Action brings reaction – I’m sure Marx said something about this

The maker of Marlboro cigarettes has been accused of trying to sidestep new UK laws on plain packaging by rolling out durable tins that look just like ordinary cigarette packets.

Philip Morris, one of the world’s largest tobacco companies, came under fire from MPs and anti-smoking campaigners on the eve of the biggest change in tobacco regulation since the smoking ban.

From Saturday, retailers will no longer be able to sell branded cigarette packets, as a 12-month grace period to allow tobacco firms to phase out old cartons comes to an end.

Instead, retailers will only stock plain packets featuring graphic pictures designed to deter smokers. They will also no longer be allowed to stock packets of 10 cigarettes or smaller sizes of rolling tobacco, as part of a package of measures designed to limit the appeal of smoking.

In the run-up to the change, Philip Morris has distributed tin containers, the same size as a 10-pack of cigarettes, to convenience stores around the country. The tins, which were available at chains including Sainsbury’s, Londis and Budgens, are printed with Marlboro branding, and feature deterrent pictures and the message “Smoking kills”.

It’s always, but always, second and third order effects which trip these people up, isn’t it?

9 comments on “Action brings reaction – I’m sure Marx said something about this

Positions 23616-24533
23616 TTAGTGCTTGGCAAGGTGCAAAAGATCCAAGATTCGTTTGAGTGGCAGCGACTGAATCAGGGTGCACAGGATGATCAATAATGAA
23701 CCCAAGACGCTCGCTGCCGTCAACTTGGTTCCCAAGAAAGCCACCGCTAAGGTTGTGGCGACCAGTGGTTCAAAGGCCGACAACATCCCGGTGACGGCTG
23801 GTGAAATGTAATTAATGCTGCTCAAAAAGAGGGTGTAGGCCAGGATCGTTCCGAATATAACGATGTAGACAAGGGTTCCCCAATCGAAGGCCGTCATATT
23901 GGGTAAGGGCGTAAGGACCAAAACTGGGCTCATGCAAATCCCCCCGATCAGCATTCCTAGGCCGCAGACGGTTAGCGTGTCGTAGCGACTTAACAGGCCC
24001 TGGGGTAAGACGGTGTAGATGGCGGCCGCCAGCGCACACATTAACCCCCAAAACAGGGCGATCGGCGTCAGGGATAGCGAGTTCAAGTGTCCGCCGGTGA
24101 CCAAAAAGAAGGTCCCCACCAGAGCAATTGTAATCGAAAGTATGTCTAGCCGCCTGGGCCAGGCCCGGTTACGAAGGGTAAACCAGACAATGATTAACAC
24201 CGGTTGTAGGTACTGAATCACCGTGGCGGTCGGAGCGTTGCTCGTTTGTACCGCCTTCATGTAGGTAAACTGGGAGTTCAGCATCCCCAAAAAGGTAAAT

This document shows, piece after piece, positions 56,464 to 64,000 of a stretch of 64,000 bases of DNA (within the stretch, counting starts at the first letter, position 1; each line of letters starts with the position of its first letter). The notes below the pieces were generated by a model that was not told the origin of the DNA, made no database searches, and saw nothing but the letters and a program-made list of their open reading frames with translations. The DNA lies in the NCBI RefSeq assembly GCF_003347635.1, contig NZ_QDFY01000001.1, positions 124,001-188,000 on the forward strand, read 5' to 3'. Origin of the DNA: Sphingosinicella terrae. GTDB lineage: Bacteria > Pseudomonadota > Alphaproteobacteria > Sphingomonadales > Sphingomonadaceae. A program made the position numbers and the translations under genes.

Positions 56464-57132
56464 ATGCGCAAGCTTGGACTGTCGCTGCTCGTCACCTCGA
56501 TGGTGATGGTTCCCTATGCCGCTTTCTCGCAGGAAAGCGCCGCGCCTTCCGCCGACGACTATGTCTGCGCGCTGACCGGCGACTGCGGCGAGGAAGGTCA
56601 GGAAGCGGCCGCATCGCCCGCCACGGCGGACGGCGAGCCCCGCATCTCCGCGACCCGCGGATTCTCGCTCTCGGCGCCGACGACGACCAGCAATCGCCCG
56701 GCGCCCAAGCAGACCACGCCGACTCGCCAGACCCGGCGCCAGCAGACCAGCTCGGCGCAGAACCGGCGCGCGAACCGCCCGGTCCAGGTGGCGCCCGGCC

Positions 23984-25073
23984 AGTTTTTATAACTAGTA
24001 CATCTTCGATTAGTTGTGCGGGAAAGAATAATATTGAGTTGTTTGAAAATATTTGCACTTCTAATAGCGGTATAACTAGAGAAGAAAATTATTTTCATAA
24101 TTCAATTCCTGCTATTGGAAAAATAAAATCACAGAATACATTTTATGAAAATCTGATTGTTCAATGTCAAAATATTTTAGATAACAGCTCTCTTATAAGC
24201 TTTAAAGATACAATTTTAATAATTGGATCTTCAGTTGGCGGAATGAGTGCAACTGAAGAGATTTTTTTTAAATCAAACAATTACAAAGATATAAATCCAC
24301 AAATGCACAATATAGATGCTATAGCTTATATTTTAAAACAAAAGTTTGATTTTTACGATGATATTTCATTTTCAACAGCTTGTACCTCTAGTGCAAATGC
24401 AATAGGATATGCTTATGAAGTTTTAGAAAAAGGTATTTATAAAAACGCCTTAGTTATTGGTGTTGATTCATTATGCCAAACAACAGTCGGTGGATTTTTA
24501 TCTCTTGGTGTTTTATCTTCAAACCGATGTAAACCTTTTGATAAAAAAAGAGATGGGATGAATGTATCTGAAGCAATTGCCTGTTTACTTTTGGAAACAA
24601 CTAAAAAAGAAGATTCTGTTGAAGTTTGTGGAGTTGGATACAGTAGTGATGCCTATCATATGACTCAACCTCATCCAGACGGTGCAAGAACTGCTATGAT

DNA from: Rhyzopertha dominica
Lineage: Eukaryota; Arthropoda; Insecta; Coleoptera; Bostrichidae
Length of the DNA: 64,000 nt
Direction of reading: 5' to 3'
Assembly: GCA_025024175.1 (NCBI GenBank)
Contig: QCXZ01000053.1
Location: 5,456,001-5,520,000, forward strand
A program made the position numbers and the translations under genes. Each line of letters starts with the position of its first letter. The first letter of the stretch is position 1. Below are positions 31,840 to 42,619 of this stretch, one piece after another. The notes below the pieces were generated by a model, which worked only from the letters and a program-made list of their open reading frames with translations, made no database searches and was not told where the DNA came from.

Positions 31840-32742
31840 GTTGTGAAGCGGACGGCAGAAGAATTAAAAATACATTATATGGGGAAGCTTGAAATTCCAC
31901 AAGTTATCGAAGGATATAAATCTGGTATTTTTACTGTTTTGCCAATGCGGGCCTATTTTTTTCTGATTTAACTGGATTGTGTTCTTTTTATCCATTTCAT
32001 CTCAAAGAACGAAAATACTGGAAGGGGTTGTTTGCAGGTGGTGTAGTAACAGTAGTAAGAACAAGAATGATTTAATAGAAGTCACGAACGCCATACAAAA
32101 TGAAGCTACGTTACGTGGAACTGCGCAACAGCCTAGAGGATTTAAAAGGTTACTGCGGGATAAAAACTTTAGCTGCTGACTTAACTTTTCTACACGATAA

1. More arrogant bullshit from the party supposed to be concerned with freedom and individual rights.

    Once the Eurotrash are down the next battle will be domestic and we need to be ready for it.

    Dress Up is already going to use Brexit to boost authoritarianism in this country. Can’t be avoided in the short term but our resolve must be to let the scum of the state ultimately get away with nothing.

  2. They should also ban branded clothing, especially handbags, as being bad for your financial health.

  3. Ban branded football shirts too. Wearing them in different colours with different numbers on the back is clearly discriminatory.

  4. Golly, this calls to mind the tins of coffin nails that I sometimes saw as a small object. Tins of fifty I think. Can that be right or is it my imagination?

  5. dearieme, your memory’s OK. I used to buy them as Christmas presents (from my paper round earnings, so they must have been cheap).

  6. No problem. There’s been perfectly fit-for-purpose tins widely available for years. They generally have a cannabis leaf printed on the lid

  7. ‘retailers will only stock plain packets featuring graphic pictures designed to deter smokers.’

    Government gone bad. Ban ’em, or leave them alone.

    Actually, they have no right to ban them. So just leave them alone. Smoking is what people do, and have been doing for hundreds of years.

  8. The other day I saw two people outside chatting, and a tobacco tin next to them on a wall. I knew it was a tobacco tin because on the side in big black letters was the legend ‘Smoking kills’.

    The two were smoking and using the tin as an ashtray.

  9. Who in their right minds thinks that forcing addicts to buy more product than they actually crave is a good thing?

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